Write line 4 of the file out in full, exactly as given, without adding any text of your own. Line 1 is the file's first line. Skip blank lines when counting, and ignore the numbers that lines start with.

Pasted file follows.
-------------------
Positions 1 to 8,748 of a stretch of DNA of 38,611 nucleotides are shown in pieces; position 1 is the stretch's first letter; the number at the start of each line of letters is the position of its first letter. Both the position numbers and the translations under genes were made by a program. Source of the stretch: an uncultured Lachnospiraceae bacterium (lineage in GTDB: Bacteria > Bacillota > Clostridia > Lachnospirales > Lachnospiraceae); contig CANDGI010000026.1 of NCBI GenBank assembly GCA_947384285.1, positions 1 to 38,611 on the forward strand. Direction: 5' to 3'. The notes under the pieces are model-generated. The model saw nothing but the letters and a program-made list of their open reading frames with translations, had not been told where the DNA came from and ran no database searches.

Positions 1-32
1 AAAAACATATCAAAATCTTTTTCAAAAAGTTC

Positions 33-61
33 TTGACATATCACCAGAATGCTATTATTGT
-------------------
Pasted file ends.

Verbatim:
Positions 33-61